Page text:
In the wake of the Lakewood police officer tragedy, Rep. Mike Hope, R-Lake Stevens, is drafting legislation to prevent serial offenders like Maurice Clemmons from having an opportunity to harm others. Hope, a Seattle police officer who works patrol when not in session, said this was at the top of his legislative agenda. The three-part legislation will include two proposed changes to the Washington State Constitution and a sentencing enhancement, proposals he says would have prevented the murders of four Lakewood police officers Nov. 29.
The first bill would remove bail opportunities for dangerous individuals who have committed two felonies and are charged with a possible “third strike” felony offense.
“The suspect in the Lakewood murders had nothing to lose––he knew, if convicted, that he would spend the rest of his life in prison. Letting him out on bail was a huge mistake, and something that we can’t afford to let happen again,” Hope said.
Hope will co-sponsor a second bill addressing those who commit a violent crime and are given clemency and pardon by any governor. The individuals would not receive bail if they commit another violent crime in Washington and are proven dangerous to the public.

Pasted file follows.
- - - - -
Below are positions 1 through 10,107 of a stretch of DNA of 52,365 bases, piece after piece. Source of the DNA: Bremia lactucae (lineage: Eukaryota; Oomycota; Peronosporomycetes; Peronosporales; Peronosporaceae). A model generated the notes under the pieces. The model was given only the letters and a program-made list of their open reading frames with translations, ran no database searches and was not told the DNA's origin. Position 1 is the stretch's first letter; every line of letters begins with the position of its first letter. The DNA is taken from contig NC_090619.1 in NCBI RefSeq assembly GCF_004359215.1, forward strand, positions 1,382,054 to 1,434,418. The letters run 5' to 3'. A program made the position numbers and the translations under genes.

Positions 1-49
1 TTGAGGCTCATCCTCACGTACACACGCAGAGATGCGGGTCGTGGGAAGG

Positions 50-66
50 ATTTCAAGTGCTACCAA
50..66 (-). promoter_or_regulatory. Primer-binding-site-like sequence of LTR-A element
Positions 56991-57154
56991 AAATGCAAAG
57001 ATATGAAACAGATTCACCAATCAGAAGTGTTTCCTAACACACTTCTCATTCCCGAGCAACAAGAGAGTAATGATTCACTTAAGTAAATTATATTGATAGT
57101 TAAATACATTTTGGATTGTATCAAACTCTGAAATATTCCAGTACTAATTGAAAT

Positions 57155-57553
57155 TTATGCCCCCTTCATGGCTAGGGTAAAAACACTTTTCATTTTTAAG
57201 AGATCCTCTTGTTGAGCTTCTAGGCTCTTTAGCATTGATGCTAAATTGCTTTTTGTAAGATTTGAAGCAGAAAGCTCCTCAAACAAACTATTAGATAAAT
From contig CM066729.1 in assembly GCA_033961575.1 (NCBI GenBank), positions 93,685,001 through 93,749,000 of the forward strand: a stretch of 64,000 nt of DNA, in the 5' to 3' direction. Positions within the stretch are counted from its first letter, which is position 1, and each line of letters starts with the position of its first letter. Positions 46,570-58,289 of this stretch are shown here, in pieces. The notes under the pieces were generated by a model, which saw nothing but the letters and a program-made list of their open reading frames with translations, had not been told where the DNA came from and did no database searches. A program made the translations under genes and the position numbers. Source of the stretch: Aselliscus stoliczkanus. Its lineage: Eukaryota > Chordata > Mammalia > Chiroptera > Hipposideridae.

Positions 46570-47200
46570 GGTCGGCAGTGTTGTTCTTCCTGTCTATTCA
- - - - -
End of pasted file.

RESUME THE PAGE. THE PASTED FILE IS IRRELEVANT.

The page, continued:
The third bill, prime-sponsored by Hope, would require a sentencing enhancement against those who aid and abet criminals who are not bailable.
“The people who helped this individual escape and hide should be ashamed. What they did put many others, including another police officer, directly in harm’s way,” Hope said. “They will now have to answer for their crimes, and this bill would hold those who aid criminals in the future more accountable for their actions.” The legislation will be named “The Lakewood Police Officers Memorial Act,” at the request of the Lakewood Police Officers Guild, to honor the slain officers and their families left behind.
“Nothing can bring Mark, Ronnie, Tina or Greg back to us, but we can do something positive out of this horrific tragedy,” said Brian Wurts, president of the Lakewood Police Officers Guild.
“These men and woman were not just officers of the law who protected our communities, they were fathers, a wife, a mother, husbands, sons and a daughter,” Hope said. “This legislation is about protecting our families -- not just our law enforcement family, which is a tight knit group I am proud to a part of, but also our own families.”